In light of the focus of Area 6, below are the topics listed on the website of Data & Policy, the open-access journal at Cambridge University Press that works closely with the Data for Policy Conference:

  • Human existence and the planet;
  • Inequalities and discrimination;
  • Sustainability and environment;
  • Global shocks and resilience;
  • Population health and pandemics;
  • Security, organised crime and hostile environments;
  • International collaboration and local solutions

Apart from those typical areas of global challenges and dynamic threats, we also welcome comparative studies with an interdisciplinary and cross-sectoral scope that examines and compares countries, either among developed and developing nations or between developed and developing countries. Both theoretical and empirical works that adopt qualitative, quantitative, or mixed research methods are encouraged and accepted.

In essence, we are interested in contributions about all major topics of data and policy that match the themes of our Area and address the issues and challenges in global or comparative contexts, which include but are not limited to the following.

  • Digital governance
  • Data governance
  • Data-driven innovation
  • Algorithmic governance
  • Data and collective intelligence
  • Data and collaborative governance
  • E-government and digital transformation
  • AI governance and ethics
  • Generative AI
  • Digital democracy and AI
  • Open data and open government
  • Citizen data and public service delivery
  • Social equity and digital divide
  • Data and Sustainability (including climate change, biodiversity, and environmental pollution)
  • Smart city and trust
  • Social media and public policy
  • ICT applications and technology acceptance
  • Digital and agile transformation

We welcome contributions in the form of abstracts, full papers, and panel proposals on the aforementioned areas and topics for Area 6. The submission deadline is November 27, 2023. To further enhance conference-journal integration, authors can submit their full papers to Data & Policy for the 2024 conference. These papers will be simultaneously reviewed for both conference presentation and journal publication, with peer review milestones aligned to the conference timetable.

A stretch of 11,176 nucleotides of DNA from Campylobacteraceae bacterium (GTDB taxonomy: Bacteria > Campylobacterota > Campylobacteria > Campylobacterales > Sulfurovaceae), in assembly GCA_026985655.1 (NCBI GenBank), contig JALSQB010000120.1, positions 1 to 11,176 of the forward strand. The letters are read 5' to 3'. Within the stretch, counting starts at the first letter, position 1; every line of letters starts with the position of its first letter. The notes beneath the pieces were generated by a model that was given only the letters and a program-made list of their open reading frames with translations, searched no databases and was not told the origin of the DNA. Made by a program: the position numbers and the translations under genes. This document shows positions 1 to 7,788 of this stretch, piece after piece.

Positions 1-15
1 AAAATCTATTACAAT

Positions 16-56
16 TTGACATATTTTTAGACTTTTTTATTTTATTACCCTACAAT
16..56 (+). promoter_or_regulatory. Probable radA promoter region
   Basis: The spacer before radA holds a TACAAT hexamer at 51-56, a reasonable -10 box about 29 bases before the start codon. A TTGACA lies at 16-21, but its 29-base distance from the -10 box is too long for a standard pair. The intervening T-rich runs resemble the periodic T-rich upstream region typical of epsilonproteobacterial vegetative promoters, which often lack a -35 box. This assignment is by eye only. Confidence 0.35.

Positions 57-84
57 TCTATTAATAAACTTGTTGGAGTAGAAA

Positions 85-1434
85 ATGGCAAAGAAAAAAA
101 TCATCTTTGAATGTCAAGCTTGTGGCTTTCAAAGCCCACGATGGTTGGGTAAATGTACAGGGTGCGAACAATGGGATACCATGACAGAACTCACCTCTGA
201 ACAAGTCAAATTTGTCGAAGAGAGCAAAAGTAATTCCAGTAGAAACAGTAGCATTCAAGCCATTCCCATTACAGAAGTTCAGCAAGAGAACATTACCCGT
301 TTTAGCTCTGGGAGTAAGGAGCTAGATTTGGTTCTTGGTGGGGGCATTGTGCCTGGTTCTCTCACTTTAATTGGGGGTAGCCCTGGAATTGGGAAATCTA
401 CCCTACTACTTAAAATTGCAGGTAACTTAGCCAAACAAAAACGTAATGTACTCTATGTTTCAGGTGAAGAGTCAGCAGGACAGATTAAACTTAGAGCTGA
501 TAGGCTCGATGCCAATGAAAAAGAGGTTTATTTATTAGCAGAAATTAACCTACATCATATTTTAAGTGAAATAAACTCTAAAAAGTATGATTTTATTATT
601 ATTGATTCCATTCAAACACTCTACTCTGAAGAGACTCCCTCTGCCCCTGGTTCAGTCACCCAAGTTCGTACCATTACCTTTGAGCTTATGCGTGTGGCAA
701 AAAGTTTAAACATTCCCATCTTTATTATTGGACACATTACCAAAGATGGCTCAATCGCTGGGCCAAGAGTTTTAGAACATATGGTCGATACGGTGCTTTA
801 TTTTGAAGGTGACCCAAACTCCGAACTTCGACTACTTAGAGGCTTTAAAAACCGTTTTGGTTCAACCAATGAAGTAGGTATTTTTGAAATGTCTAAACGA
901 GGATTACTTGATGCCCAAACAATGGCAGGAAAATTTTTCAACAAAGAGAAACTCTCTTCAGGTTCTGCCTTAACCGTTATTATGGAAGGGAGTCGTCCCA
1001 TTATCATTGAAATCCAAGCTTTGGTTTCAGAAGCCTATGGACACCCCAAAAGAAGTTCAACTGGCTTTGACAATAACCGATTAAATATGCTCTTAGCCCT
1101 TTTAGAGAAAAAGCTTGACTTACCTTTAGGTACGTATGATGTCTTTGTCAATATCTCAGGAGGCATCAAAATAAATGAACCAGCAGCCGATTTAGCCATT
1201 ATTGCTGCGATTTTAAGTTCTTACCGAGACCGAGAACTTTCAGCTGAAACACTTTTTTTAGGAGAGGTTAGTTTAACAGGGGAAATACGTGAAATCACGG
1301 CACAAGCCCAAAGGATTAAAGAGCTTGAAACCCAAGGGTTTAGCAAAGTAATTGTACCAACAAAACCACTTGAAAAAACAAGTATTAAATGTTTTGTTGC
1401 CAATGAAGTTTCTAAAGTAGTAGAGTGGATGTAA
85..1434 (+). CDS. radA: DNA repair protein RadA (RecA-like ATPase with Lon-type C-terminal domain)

Detailed information about the conference and submission is available on the conference website at: Contributions on major topics about data and policy that do not adopt global or comparative contexts are still welcome by the Conference but should be submitted to the corresponding regular and special tracks. If you have any questions regarding the call for contributions of Area 6, please feel free to contact Professor Wilson Wong, our Lead Area Editor, at:

Full Area 6 (Focus on Global Challenges & Dynamic Threats) Committee:

Claire Boine is Research Associate at the Artificial and Natural Intelligence Toulouse Institute and also Editor of Area 6, Data & Policy.

Eleonore Fournier-Tombs is Head of Anticipatory Action and Innovation at the UN University — Centre for Policy Research (UNU-CPR), and also Editor of Area 6, Data & Policy.

Charles Hinnant is Director of School of Information, Florida State University, and also Editor of Area 6, Data & Policy.

Jim Jimeno is Vice Consul at Philippine Consulate General in Dubai, and also Editor of Area 6, Data & Policy.

Joni Jupesta is Research Fellow and Academic Associate at the UN University — Institute for the Advanced Study of Sustainability (UNU-IAS), and also Editor of Area 6, Data & Policy.

Wilson Wong is Associate Professor and Founding Director of Data Science and Policy Studies, the Chinese University of Hong Kong, and also Lead Editor of Area 6, Data & Policy.


This is the blog for Data & Policy (, a peer-reviewed open access journal exploring the interface of data science and governance. Read on for five ways to contribute to Data & Policy.



Data & Policy Blog
Data & Policy Blog

Blog for Data & Policy, an open access journal at CUP ( Eds: Zeynep Engin (Turing), Jon Crowcroft (Cambridge) and Stefaan Verhulst (GovLab)